Literally, I will be home for Easter. My wife and I will be watching our church service on the television in our living room. I’ll miss seeing my brothers and sisters at church, but Easter will happen and God will be fine with it.
Some Christian pastors are not happy about this, and some Christians are stirring up a ruckus. For example, the president of the Claremont (CA) Institute, Ryan Williams, appears to be calling for civil disobedience.
Starting the resistance and civil disobedience to an unconstitutional lockdown on Easter Sunday would probably maximize the effect.
It’s a natural rights two-fer: freedom of association AND free exercise of religion.
Trump’s 1st instincts were correct. #FreeEasterSunday
— Ryan P. Williams (@RpwWilliams) April 11, 2020
I don’t understand the problem. I am naturally a skeptic and don’t like being ordered around, but I really like breathing. Taking rational precautions to avoid COVID-19 just seems smart. I can tell the difference between an arbitrary usurpation of my natural rights and a situational one in a crisis.
The Common Good 1918 Style
In 1918, the people of Claremont, CA apparently didn’t mind putting the common good ahead of their rights. With just a little bit of searching, I found this clipping from the October 26 edition of the Pomona Bulletin Sun.
During the Spanish Flu pandemic, churches all over the U.S. closed. There were some clergy who complained but here is a truth: closing churches didn’t lead to a loss of religious rights. It was temporary and a benefit to all citizens. Christianity survived; some might say it thrived.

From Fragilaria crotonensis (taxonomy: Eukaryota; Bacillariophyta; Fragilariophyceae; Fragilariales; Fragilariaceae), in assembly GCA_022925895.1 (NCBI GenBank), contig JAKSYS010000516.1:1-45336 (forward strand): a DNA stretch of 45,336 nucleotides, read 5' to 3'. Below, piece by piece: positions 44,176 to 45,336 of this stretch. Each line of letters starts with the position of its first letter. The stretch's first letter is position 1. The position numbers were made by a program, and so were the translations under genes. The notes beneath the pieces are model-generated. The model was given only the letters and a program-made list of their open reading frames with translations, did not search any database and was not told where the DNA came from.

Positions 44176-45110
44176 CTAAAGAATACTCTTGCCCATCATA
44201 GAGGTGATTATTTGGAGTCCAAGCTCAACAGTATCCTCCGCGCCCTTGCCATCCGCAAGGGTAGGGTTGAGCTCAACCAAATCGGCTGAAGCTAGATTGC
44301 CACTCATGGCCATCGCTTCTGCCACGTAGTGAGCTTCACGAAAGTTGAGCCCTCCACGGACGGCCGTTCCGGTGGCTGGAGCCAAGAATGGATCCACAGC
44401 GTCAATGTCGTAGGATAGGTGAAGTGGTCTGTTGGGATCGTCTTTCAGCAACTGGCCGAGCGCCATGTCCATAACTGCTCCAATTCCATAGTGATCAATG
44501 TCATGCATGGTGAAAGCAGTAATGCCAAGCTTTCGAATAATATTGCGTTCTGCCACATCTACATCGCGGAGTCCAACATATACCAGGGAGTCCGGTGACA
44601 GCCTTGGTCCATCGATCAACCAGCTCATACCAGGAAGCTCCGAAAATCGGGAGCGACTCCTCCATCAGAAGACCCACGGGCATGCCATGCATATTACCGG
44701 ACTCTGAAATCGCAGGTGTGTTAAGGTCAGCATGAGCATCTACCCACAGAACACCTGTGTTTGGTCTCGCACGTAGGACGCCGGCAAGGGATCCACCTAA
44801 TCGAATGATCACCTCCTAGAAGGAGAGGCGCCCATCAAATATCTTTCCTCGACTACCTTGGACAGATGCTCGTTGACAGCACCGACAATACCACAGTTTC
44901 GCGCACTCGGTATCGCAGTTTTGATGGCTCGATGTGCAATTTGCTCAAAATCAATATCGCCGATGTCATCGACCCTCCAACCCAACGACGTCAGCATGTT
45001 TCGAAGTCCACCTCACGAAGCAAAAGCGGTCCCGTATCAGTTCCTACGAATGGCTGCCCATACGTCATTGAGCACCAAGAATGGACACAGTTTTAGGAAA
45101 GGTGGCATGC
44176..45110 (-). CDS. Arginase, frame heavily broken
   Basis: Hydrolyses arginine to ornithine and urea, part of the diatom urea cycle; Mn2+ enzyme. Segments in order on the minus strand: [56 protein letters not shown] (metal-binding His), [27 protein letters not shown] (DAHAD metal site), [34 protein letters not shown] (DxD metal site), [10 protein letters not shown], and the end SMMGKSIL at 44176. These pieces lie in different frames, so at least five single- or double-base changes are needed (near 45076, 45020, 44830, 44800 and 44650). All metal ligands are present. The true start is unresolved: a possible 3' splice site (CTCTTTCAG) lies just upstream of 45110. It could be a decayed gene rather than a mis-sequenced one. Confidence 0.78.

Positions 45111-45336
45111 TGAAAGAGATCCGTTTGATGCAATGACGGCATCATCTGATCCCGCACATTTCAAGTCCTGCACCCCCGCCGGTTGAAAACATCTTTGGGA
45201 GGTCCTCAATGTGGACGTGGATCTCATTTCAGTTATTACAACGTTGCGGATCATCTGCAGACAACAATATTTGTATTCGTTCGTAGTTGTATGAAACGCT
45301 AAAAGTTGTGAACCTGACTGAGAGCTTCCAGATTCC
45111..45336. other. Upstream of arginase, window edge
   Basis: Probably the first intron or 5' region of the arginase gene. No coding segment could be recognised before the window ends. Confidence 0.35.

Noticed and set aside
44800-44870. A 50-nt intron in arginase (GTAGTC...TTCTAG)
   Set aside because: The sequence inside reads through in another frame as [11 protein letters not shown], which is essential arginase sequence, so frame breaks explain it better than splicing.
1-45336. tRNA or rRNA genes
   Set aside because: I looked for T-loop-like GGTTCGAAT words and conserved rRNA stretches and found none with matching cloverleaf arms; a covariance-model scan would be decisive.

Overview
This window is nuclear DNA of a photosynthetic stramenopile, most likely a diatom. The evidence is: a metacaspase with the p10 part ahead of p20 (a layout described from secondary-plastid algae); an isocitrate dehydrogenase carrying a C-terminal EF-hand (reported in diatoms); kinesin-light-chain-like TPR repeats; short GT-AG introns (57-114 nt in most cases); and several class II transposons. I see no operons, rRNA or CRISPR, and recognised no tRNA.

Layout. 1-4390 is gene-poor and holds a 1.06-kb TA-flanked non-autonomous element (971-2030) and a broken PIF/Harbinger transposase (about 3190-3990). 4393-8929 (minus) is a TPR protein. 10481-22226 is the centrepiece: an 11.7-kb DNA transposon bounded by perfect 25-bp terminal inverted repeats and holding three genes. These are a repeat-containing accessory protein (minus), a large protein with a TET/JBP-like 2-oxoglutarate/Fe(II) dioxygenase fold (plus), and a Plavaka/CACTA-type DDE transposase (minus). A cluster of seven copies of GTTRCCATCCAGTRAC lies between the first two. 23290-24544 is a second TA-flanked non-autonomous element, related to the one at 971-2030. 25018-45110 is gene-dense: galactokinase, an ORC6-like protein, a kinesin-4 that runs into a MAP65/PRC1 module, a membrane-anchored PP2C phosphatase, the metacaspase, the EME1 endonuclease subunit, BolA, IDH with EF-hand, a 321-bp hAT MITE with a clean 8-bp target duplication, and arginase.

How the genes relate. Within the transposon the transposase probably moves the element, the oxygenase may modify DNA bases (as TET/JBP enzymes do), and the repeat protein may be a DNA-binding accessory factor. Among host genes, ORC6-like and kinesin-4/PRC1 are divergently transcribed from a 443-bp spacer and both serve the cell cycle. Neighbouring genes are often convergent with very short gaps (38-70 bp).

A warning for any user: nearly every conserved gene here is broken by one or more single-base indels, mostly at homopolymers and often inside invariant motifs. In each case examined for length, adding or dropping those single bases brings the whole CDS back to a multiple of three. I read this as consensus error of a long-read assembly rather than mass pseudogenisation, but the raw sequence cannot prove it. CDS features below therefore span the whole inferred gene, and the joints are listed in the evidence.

Some might protest, “But Easter?” Well, Easter is an important day in Christianity to be sure. But Christians aren’t supposed to worry about how we keep “holy days.” The book of Colossians tells us, “Therefore do not let anyone judge you by what you eat or drink, or with regard to a religious festival, a New Moon celebration or a Sabbath day.” (2:16).
In my tradition, I get no more grace or credit for going to church on Easter than any other day. The first Easter the grave was empty. This year our church will be pretty empty too. But that’s okay. If He is taking attendance, God can keep track of where we all are.
On the Constitutional question, legal scholar Jonathan Turley opined today that the state has the right to halt church gatherings temporarily. I agree that the state has a compelling interest in stopping the spread of the virus and has not singled out religion or any particular church. The edicts are temporary, impose no permanent harm on churches, and do not prevent other means of worship (e.g., online). Although untested, I agree with Turley that the courts would likely uphold the orders to close.
But I really cringe to hear about churches taking things to that extreme. Christians are not of this world, but we are in it. And if we are going to do any good in it, we shouldn’t put our desire to meet for a church service over the good of our neighbors.
The technology of 1918 was the local newspaper and pastors used the papers to communicate with their congregations. The Pomona Bulletin Sun (11/3/1918) gave local pastors space to give greetings to their flock at home.
I appreciate this winsome word from Methodist preacher Walter Buckner: